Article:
When I was little, one of the last things my dad would do before we went on our holidays (after packing his 10 different daily vitamins but before we started singing “Eviva Espana” with the words changed to reflect that year’s destination) was to write addresses on all of our luggage tags.
But he would never write our home address, instead putting the details of his office. That way, no sharped-eyed burglar or check-in clerk with criminal tendencies would be able to ascertain that we were off to Minorca for a fortnight and ransack our home.
Speaking of fools, I can’t imagine my dad suffering gladly the celebrities who broadcast their holiday plans on social media. That’s partly because about the only person he follows on Twitter is Caitlin Moran – AKA the journalist daughter he wishes he had – but if he had read Jessie J’s recent tweets, including, “Wow what an amazing welcome to Malta at the airport! It’s so beautiful and hot and my heartbeats here”, he’d point out that this was like putting out a welcome mat and a refreshing drink for the burglars.
Which is essentially what jungle failure and tabloid favourite Helen Flanagan did last month when she announced online that she was home alone, only to be locked in a utility room by armed intruders who relieved her of a number of belongings.
It’s timely, then, that on Friday, the film The Bling Ring was released. It tells the story of a gang of light-fingered teens who used celebrities’ status updates to track their whereabouts and find out when the coast was clear to break into their homes and trouser their tchotchkes. Paris Hilton, one of the gang’s victims, played herself in the movie. I suppose for her, this cloud did have a silver lining.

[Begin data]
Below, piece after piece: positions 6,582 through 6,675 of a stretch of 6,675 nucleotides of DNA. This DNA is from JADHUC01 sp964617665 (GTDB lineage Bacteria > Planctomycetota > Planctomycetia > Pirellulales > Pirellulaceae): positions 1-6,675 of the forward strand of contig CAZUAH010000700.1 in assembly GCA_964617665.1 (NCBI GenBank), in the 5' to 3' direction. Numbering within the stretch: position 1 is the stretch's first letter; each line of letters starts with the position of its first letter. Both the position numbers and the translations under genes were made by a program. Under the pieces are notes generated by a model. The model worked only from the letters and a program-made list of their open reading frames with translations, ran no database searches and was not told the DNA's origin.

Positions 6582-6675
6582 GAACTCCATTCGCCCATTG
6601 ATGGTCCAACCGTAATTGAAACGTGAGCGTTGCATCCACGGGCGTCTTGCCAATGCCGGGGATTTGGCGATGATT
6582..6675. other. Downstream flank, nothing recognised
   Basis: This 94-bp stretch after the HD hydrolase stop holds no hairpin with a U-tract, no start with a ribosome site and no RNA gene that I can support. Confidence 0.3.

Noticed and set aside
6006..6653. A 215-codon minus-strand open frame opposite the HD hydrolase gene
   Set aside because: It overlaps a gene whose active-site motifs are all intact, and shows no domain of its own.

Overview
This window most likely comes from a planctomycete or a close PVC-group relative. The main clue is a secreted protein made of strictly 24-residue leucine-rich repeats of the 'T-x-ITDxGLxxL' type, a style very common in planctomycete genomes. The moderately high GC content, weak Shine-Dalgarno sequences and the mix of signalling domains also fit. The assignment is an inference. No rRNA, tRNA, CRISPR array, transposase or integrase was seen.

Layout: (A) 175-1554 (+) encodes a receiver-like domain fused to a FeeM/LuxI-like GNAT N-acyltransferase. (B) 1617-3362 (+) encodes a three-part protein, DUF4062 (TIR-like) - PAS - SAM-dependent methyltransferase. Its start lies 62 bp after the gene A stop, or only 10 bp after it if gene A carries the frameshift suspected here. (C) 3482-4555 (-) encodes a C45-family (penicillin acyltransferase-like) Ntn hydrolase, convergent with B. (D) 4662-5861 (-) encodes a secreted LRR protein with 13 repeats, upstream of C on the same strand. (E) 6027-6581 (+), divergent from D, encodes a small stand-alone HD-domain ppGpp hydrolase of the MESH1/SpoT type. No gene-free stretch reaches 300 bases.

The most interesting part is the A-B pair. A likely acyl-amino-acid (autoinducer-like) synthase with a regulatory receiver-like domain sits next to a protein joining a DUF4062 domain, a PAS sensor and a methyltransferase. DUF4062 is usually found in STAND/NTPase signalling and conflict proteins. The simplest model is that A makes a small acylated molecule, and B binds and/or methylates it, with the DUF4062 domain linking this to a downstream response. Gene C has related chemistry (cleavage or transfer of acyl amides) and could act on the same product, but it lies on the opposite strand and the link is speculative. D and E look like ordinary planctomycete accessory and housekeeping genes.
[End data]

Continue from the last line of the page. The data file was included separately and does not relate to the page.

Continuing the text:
As the summer holidays approach, we can all learn something from this. Blabbing your movements in minute detail online is a bit daft. Mark Shaw of security firm ADT certainly thinks so.
“Criminals are waking up to the fact that famous social-media users are making themselves easy targets,” he says.
And, as my dad knew way back in the Eighties, in that innocent time before social media, broadcasting personal deets gives the baddies a chance to strike.
“The warnings to the rich and famous apply just as much to ordinary people who might be putting too much personal information on social networking sites,” says Mr Shaw.
So whether you’re a civilian or a star, leave the boasting to postcards and have a holiday from Twitter if you want a safe summer.
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